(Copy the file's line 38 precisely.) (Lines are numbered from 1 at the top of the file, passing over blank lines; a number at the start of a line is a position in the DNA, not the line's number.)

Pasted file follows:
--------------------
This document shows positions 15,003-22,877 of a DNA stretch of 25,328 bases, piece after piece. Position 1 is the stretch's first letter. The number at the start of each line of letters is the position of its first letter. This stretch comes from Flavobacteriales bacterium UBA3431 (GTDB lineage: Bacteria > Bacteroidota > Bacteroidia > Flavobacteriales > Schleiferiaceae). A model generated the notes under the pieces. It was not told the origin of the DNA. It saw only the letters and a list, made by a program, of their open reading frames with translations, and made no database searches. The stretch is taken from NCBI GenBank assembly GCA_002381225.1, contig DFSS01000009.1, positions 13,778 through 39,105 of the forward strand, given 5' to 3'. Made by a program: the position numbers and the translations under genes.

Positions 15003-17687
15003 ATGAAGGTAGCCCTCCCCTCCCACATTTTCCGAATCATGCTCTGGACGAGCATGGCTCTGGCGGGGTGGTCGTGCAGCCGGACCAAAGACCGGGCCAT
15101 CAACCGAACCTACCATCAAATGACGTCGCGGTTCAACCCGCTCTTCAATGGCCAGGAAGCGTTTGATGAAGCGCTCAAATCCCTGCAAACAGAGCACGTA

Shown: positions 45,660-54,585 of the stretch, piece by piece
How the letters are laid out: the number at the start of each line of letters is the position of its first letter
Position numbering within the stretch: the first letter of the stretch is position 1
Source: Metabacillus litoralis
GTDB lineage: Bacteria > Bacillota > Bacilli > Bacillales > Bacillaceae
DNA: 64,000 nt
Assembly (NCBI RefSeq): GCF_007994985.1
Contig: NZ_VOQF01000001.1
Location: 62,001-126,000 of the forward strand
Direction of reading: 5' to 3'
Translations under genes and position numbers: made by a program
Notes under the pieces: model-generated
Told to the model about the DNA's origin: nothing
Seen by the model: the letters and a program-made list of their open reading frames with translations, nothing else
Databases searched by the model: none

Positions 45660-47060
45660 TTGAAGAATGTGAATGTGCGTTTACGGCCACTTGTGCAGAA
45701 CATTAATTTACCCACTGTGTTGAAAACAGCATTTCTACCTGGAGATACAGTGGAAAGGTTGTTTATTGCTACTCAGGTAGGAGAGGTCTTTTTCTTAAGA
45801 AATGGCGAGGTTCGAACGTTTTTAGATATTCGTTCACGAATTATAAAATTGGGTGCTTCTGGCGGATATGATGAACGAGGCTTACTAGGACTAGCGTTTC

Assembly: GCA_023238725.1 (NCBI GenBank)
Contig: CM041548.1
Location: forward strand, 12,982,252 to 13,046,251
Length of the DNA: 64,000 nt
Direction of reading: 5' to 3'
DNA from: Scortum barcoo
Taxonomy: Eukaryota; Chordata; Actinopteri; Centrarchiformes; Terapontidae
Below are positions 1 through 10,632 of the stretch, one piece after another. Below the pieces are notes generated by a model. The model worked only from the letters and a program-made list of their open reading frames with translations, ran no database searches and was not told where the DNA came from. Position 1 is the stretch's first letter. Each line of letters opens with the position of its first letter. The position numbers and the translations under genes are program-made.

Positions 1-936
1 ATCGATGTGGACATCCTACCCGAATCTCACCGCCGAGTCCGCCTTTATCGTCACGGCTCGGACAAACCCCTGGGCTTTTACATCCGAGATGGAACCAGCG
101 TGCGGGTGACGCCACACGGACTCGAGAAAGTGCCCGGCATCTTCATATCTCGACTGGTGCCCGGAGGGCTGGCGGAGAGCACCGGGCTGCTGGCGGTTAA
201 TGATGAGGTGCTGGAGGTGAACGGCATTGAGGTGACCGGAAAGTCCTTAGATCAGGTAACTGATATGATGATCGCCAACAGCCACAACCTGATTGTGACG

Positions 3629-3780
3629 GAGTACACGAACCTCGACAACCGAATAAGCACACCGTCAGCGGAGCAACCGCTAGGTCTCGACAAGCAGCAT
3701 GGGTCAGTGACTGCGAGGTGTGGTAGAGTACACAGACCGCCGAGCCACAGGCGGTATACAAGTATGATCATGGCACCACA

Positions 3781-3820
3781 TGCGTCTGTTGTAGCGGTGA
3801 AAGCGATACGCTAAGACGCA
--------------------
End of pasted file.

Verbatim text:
3701 GGGTCAGTGACTGCGAGGTGTGGTAGAGTACACAGACCGCCGAGCCACAGGCGGTATACAAGTATGATCATGGCACCACA